Fundamental Forecast for JPY: Bearish
- The latest Japanese data have been weaker than expected, suggesting no reduction in monetary stimulus for the foreseeable future.
- Moreover, as Korean tensions rise, the Japanese Yen is losing its “haven” status.
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As predicted here a week ago, the Japanese Yen declined last week and there’s little sign yet that the trend is about to change.
According to the Bank of Japan, the outlook for the economy is improving and inflation is picking up, but there was no indication of that in the latest hard data, which were disappointing. Japan’s core consumer prices rose 0.2% in March from a year earlier, compared with economists’ median estimate of a 0.3% annual gain. Excluding fresh food and energy, consumer prices fell 0.1% in March from a year earlier.
Meanwhile, industrial output contracted in March after just one month of growth as production of machinery and electronics declined, and household spending contracted by 1.3% year/year in March – better than February’s fall of 3.8% but a disappointment compared with expectations of a drop of just 0.3% and the 13th straight month of lower spending.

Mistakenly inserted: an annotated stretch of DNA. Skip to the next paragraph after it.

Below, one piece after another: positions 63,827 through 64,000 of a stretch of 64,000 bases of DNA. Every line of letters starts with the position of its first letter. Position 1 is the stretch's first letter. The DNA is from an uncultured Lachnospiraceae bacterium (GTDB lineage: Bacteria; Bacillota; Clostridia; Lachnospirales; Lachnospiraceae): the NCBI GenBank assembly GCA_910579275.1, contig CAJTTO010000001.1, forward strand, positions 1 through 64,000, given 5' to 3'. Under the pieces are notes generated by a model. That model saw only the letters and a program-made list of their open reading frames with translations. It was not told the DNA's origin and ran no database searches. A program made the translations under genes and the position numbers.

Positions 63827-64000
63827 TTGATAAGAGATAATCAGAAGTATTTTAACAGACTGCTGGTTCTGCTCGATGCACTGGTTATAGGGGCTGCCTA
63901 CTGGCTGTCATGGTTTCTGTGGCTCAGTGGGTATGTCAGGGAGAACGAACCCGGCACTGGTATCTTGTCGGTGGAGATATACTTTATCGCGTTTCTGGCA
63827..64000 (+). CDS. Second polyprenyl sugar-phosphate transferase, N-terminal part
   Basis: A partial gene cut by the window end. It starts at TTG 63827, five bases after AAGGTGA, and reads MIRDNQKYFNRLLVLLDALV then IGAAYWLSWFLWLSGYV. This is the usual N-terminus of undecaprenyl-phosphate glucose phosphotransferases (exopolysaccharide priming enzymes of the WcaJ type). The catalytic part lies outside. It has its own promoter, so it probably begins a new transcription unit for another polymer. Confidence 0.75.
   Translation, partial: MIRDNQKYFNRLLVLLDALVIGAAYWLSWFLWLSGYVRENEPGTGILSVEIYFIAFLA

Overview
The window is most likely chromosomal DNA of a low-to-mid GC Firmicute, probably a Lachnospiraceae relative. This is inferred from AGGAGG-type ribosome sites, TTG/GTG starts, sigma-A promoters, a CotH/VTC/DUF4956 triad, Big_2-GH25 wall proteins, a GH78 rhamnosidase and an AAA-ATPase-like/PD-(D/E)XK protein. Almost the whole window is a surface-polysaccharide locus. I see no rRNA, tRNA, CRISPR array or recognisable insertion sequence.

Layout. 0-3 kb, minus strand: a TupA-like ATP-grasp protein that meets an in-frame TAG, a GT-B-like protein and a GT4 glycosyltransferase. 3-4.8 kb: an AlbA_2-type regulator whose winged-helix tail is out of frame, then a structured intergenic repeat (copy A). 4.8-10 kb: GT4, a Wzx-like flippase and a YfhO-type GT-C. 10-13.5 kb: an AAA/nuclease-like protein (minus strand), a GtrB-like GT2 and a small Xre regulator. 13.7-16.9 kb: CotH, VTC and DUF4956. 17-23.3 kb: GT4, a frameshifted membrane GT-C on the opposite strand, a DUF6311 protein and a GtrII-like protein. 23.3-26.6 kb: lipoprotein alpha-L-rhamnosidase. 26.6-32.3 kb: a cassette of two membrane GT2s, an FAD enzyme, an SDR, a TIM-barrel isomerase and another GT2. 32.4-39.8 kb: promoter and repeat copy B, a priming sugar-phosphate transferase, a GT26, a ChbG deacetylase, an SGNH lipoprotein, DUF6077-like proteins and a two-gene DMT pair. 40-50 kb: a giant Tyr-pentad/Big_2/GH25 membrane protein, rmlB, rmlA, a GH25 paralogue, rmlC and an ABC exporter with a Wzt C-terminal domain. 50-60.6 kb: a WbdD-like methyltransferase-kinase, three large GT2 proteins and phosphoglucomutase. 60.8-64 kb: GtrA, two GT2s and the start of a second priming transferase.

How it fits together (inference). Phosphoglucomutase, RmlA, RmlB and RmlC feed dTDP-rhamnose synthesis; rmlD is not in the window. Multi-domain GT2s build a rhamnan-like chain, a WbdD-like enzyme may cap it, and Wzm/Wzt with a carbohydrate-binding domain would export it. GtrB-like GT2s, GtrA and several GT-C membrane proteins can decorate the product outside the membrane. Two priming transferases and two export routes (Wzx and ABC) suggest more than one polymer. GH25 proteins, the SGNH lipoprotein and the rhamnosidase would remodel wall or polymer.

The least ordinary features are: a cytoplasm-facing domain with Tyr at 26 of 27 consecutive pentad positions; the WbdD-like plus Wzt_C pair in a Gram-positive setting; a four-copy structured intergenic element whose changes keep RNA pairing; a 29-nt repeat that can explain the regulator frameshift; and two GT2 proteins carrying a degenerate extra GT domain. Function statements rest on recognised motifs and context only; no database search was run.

So, as the Bank of Japan said, the risks are still skewed to the downside, and that means no likelihood of its quantitative and qualitative easing (QQE) measures being reduced as far as the eye can see. Indeed, its loose monetary policy stance is now more justified than ever given the weak inflation data, so the BoJ will continue to be in no hurry to tighten policy and that will mean a continuing lack of support for the Yen and a likely strengthening further of USD/JPY.
Chart: USD/JPY One-Hour Timeframe (April 14-28)
Moreover, as I reported last week, the Japanese Yen is in danger of losing its “haven” status due to its proximity to the troubled Korean peninsula. So even if traders decide to lessen their exposure to risky assets for whatever reason, they are now more likely to opt for the Swiss Franc and gold. That is a toxic mixture for the Yen and suggests the upward trend in USD/JPY is set to continue.
— Written by Martin Essex, Analyst and Editor
To contact Martin, email him at email@example.com
Follow Martin on Twitter @MartinSEssex
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